Daniel Myron LeFever might not be a name that many people are familiar with but he is marked in history as a great American inventor. If you have ever fired a modern side-by-side or over-and-under shotgun, you are the beneficiary of his innovation. His hard work allows you to close the breech of the shotgun and fire without having to cock back two cumbersome hammers to fire the shotgun.
He invented the hammerless shotgun in 1878.
LeFever was a gun maker his entire life (August 27, 1835 – October 29, 1906) but throughout his career he was troubled by a series of business partnerships that dissolved and forced him to start over. While reading about his life, I cannot help but think that he may have accomplished even greater innovations in gun making if his business life was more stable and steady rather than bouncing from one partnership to the next.
He started with his own gunshop making muzzle-loading rifles. Then he formed a partnership with James Ellis forming LeFever & Ellis. Then he hooked up with Francis Dangerfield and created Dangerfield & LeFever. After that, he formed Barber & LeFever with Lorenzo Barber. Then with John Nichols, they partnered as Nichols & LeFever. After this enterprise he went into business alone as LeFever Arms Company but then lost controlling interest of it. Later he formed the D. M. LeFever, Sons & Company with his three sons. LeFever die of stomach ulcer in 1906.
Ithaca bought out the LeFever Arms Company, used the LeFever innovations to make fine shotguns, and used the LeFever name to market a cheap shotgun having nothing to do with the LeFever design.
A tough life but his legacy remains in the shotgunning world. There is one group that honors LeFever’s accomplishments. The LeFever Arms Collectors Association is “dedicated to the study, collection, and preservation of Lefever firearms.” A noble endeavor, and they host the Uncle Dan LeFever Cup, an annual trap shoot where shooters must use LeFever guns. This year the Uncle Dan Cup will be held June 1-3 at Hausmann’s Hidden Hollow in Friendsville, Pennsylvania.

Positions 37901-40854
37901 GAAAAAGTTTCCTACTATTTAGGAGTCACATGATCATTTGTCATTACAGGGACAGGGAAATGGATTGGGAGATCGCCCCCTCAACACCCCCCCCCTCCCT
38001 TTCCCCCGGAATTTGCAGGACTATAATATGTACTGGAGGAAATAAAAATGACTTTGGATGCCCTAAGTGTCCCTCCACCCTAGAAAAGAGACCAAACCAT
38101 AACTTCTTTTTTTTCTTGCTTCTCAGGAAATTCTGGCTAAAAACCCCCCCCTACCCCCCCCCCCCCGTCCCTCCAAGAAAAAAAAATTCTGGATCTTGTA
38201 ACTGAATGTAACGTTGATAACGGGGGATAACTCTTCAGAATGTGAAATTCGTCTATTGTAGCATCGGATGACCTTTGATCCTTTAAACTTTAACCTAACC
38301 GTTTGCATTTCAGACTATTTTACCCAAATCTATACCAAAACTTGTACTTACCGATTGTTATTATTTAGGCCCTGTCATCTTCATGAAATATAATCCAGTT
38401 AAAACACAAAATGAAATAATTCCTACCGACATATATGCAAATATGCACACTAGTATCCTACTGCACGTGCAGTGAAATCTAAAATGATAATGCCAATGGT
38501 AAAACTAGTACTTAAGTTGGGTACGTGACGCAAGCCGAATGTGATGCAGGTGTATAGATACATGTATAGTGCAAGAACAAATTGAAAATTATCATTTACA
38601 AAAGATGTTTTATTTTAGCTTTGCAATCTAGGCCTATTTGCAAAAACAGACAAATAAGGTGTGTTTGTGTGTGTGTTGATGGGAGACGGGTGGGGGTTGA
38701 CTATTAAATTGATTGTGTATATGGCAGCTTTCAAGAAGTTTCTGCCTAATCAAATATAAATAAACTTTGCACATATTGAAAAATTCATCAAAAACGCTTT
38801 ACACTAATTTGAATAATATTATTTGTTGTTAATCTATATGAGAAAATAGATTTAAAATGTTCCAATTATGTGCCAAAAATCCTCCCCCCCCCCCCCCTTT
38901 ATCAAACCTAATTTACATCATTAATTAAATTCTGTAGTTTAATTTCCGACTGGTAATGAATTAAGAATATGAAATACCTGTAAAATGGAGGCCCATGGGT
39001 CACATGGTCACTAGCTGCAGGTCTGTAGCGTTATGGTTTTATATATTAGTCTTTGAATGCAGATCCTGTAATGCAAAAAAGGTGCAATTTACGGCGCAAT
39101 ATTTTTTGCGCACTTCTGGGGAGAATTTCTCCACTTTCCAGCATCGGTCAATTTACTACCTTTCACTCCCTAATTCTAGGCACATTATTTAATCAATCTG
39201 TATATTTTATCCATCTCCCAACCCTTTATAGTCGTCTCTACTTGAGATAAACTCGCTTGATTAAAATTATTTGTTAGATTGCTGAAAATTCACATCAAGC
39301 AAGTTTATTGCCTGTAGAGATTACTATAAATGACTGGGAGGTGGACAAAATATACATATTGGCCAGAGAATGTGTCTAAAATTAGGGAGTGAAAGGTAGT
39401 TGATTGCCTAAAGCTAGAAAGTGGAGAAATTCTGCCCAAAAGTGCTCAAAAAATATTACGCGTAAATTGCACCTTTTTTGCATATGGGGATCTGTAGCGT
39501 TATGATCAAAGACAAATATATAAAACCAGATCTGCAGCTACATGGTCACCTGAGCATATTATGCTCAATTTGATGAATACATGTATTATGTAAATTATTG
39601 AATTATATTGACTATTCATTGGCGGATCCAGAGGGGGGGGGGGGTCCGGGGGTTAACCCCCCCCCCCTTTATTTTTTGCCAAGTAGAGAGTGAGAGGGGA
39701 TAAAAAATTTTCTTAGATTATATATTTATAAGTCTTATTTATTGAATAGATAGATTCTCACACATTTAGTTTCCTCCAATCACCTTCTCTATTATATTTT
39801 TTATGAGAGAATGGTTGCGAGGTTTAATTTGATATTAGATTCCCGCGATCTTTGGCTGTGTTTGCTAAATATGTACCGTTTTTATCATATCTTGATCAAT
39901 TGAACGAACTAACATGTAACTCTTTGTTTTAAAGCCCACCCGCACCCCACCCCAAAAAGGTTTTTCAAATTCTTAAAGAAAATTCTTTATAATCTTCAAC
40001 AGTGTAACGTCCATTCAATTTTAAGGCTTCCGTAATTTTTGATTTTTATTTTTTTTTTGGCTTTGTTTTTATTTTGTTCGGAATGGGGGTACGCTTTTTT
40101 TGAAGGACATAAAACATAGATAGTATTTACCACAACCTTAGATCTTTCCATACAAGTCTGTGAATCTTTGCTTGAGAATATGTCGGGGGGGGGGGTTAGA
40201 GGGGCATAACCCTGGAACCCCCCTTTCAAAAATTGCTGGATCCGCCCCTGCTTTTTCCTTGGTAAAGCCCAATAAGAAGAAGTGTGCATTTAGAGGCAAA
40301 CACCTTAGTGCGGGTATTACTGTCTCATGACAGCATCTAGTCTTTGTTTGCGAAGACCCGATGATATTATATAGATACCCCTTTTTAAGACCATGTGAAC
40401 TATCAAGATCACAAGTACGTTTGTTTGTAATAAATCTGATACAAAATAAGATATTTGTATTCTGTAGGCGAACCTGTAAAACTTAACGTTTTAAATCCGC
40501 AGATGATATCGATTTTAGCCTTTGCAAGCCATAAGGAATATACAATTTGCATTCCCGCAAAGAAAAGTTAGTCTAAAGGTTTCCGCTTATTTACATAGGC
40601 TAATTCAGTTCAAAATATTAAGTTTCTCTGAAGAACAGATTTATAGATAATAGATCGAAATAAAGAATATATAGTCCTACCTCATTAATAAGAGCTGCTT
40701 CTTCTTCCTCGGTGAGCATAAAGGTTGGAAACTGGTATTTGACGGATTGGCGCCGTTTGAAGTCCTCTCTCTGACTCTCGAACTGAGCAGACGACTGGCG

In the 1966 edition of the Gun Digest annual (which can be viewed on a digitized three CD set), author Wallace Libisky describes the history of the technical design of LeFever guns.
“The British have long been recognized for the excellence of their side-by-side scatterguns. Names such as Purdey, Boss, Westley Richards, Greener, Holland & Holland and others are known the world over. From elsewhere in Europe, too, have come some fine examples of twin-tube artistry. But if the American double-gun buff tends to feel apologetic about this, he does so without full justification.
It is quite true, and most unfortunate, that our activity in the province of double-barreled guns has all but gone to complete decay, though there was a time when the race was keen, indeed. Back around the turn of the century, and even well before then, the building of the classic double gun was a flourishing facet of the U.S. arms industry. Moreover, it was about this time that the American-made double gun reached the pinnacle of its design. The products of the top makers were weapons that any shooter, regardless of his walk in life, could point to with pride.
To be certain, not all U.S-made doubles of yesteryear were masterpieces of design and workmanship. There were plenty of cheapies, particularly among the mail-order offerings, and they outnumbered by far the quality pieces. However, there were enough of the high-echelon doubles on hand to strongly emphasize the fact that these shores were not suffering from any lack of talent in the side-by-side field.
It is beyond the scope of this article to dwell on the causes contributing to the decline of the American-built double. Nor is it our intention to engage in verbal battle in respect to the relative merits of the several famous makes. But, by way of introduction, we would like to speculate that if there existed a hall of fame for paying homage to American arms makers, then surely the name of D. M. Lefever would rate high on the roster.
D. M. Lefever, who eventually became known in firearms circles as “Uncle Dan,” took his big step toward prominence in 1878 when he introduced the first hammerless breech-loading double gun built in America.”
About the Author: James Card is an editor of Gun Digest the Magazine.
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